In “Getting to Know Gen Z,” Barnes & Noble College says Gen Z craves interactive, hands-on learning experiences driven by technology. Favored ed-tech tools include:

  • Smartboards
  • DIYL (Do-It-Yourself Learning)
  • Online videos
  • Game-based learning systems

Being hands-on or using interactive devices is the best way for me to learn. Technology is important to use because it keeps you current with our daily lives

Teen surveyed for Getting to Know Gen Z

6. Diversity and inclusion are a non-negotiable  

Students starting college today are more racially and ethnically diverse than any previous generation, with only 52 percent identifying as white. They’re also on track to become the most well-educated generation, where social issues such as racial equity, climate change, and same-sex marriage are front-in-center, according to Pew Research Center.

Higher education institutions must take actionable steps to support diversity and inclusion. Students want to see initiatives and departments dedicated to these values demonstrating active progress.

7.  Mental health services are a priority

Gen Z is focused on mental health more intently than other generations. A recent survey found 70% of teens see anxiety and depression as a major problem among peers, which has only worsened with COVID-19.

In response, many colleges have expanded their services for students battling anxiety, depression, and other mental health issues. Today’s colleges are expected to provide these support services as part of students’ educational offerings.  

8. Social media engagement continues to grow—especially on Instagram

Students are increasingly willing to engage with colleges on social media, especially Instagram. EAB’s 2019 Recruiting the Digital Native survey, which analyzed attitudes and preferences of 9,000+ high schoolers, found:   

  • 86 percent believe “every college should have a social media presence,” a nearly 10 percent increase from 2017.
  • Over 25 percent discovered a school via social media, compared to only 19 percent in 2017.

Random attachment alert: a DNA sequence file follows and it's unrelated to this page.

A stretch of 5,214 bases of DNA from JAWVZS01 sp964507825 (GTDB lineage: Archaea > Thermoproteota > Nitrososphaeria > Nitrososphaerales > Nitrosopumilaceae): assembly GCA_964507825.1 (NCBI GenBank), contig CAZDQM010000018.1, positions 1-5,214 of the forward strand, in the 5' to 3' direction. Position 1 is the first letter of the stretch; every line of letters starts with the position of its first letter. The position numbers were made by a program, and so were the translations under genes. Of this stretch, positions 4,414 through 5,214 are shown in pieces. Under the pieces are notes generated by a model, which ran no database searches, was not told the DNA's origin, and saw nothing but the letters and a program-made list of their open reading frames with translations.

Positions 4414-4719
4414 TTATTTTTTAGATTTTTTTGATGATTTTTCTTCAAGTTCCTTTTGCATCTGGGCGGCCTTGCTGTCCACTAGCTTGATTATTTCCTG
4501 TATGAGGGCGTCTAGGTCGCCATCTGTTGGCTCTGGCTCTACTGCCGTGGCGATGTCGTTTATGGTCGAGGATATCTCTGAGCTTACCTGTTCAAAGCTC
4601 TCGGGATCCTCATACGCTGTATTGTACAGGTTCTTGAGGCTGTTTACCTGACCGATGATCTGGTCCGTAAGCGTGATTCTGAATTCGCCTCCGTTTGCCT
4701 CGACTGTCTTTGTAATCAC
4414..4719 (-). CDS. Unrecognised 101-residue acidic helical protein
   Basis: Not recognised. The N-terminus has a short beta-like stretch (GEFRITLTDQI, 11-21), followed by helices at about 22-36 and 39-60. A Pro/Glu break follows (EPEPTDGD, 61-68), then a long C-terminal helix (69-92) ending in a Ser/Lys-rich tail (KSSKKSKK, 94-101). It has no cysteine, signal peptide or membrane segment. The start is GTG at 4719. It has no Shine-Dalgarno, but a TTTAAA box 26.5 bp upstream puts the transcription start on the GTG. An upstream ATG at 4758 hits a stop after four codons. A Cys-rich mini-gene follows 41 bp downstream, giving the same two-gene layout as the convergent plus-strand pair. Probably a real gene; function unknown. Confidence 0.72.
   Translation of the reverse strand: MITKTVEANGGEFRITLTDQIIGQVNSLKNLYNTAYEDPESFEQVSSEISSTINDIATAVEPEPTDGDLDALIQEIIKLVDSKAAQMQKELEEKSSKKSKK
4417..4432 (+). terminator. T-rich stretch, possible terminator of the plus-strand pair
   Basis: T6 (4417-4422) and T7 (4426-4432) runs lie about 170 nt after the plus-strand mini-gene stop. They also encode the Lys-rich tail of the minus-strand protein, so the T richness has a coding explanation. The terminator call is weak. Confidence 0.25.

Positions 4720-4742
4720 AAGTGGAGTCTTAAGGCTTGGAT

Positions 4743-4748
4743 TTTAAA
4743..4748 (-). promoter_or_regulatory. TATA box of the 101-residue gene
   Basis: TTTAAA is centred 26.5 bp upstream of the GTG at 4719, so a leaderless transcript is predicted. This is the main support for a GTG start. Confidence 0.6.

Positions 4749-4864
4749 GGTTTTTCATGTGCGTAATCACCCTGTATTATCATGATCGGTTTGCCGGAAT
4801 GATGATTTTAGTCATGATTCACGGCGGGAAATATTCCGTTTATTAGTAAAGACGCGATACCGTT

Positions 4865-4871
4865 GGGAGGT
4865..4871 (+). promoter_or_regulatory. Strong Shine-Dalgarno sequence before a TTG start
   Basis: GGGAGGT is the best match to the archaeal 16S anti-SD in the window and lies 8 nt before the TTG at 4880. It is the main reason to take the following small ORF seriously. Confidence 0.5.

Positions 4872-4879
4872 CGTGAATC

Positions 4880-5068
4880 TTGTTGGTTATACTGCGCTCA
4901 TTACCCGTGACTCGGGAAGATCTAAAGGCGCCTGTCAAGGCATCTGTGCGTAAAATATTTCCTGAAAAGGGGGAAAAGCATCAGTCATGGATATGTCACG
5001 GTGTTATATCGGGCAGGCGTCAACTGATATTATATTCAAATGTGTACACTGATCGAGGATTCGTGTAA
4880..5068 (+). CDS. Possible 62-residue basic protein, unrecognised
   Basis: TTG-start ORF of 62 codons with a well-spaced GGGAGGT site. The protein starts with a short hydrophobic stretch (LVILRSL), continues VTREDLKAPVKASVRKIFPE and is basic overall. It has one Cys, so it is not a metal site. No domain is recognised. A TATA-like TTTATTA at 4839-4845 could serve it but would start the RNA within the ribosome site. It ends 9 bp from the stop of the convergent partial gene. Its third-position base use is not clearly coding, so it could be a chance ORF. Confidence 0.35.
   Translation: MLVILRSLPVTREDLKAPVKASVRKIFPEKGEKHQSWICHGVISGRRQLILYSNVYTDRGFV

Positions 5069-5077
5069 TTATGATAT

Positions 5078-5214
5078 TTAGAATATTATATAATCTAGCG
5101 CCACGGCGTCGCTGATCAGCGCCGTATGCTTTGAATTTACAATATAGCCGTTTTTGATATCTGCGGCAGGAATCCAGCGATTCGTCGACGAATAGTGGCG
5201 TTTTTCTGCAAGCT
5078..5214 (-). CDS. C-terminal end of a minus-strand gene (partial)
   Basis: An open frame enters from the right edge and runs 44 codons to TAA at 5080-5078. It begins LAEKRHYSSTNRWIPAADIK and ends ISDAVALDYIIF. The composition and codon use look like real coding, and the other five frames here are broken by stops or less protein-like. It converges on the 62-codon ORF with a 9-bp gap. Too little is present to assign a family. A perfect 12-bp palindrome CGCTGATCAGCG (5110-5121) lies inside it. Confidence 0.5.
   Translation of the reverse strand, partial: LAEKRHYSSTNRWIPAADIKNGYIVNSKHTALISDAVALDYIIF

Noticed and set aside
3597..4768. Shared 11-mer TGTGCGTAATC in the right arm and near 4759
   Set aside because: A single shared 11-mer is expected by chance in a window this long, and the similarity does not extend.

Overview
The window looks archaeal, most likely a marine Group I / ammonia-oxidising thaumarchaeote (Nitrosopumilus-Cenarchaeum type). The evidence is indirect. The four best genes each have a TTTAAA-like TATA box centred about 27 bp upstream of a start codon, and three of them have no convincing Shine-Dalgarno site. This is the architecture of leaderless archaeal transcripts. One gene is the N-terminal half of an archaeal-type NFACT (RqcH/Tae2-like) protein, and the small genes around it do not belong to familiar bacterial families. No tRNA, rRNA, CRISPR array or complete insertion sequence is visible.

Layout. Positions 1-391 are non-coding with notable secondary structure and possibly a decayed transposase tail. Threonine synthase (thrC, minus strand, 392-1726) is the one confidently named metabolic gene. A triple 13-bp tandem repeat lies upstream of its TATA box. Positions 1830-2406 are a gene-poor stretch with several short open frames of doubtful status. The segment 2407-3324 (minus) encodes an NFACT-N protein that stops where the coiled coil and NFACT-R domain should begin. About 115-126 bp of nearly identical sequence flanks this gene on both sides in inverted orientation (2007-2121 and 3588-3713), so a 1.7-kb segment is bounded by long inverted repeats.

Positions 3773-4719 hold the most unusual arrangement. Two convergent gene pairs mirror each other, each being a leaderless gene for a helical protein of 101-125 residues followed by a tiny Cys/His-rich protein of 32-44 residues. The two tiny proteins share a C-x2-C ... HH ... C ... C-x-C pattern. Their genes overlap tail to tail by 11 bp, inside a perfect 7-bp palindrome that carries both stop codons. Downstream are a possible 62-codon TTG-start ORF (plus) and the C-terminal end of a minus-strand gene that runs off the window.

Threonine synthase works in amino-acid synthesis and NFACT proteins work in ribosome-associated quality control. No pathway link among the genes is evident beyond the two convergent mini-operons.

• Instagram is the preferred platform. Facebook usage continues to decline.

Underrepresented and first-generation students used social media to research colleges more than other demographics.

First-gen students were about 60% more likely to indicate they discovered a college on social media than their non-first-generation counterparts.

9. Prospective students like web chats and email

Many universities are incorporating live chat functions on their websites, allowing for immediate engagement with students and quick problem-solving. Over half of EAB survey respondents dubbed web chats as “extremely or very useful.”

According to the EAB, email remains students’ preferred communication method, with 80% checking email at least once a day. Gen Z tends to prefer less intrusive communication methods while searching for colleges, especially early on.

10. Off-campus living is becoming more of a norm

Attending a traditional 4-year college doesn’t necessarily mean living on campus. One study found almost 20 percent of Gen Z students planned to live at home and commute to campus.

Staying home is another cost-saving strategy—but it also indicates an important shift in values. One report from Chronicle of Higher Education indicates today’s students want fewer comforts, like plush dorm rooms or rec centers, and more supports, such as guided tutoring groups with their peers.

They may be fine with simpler housing, while benefiting from more flexible spaces that promote interaction with classmates and professors…which raises the stakes for personal development as part of the college experience.

The New Generation of Students — The Chronicle of Higher Education

Like previous generations, Gen Z is a unique cohort with its own set of values and needs. To survive, higher education institutions must adapt to fulfill these expectations.


Jamie McCrary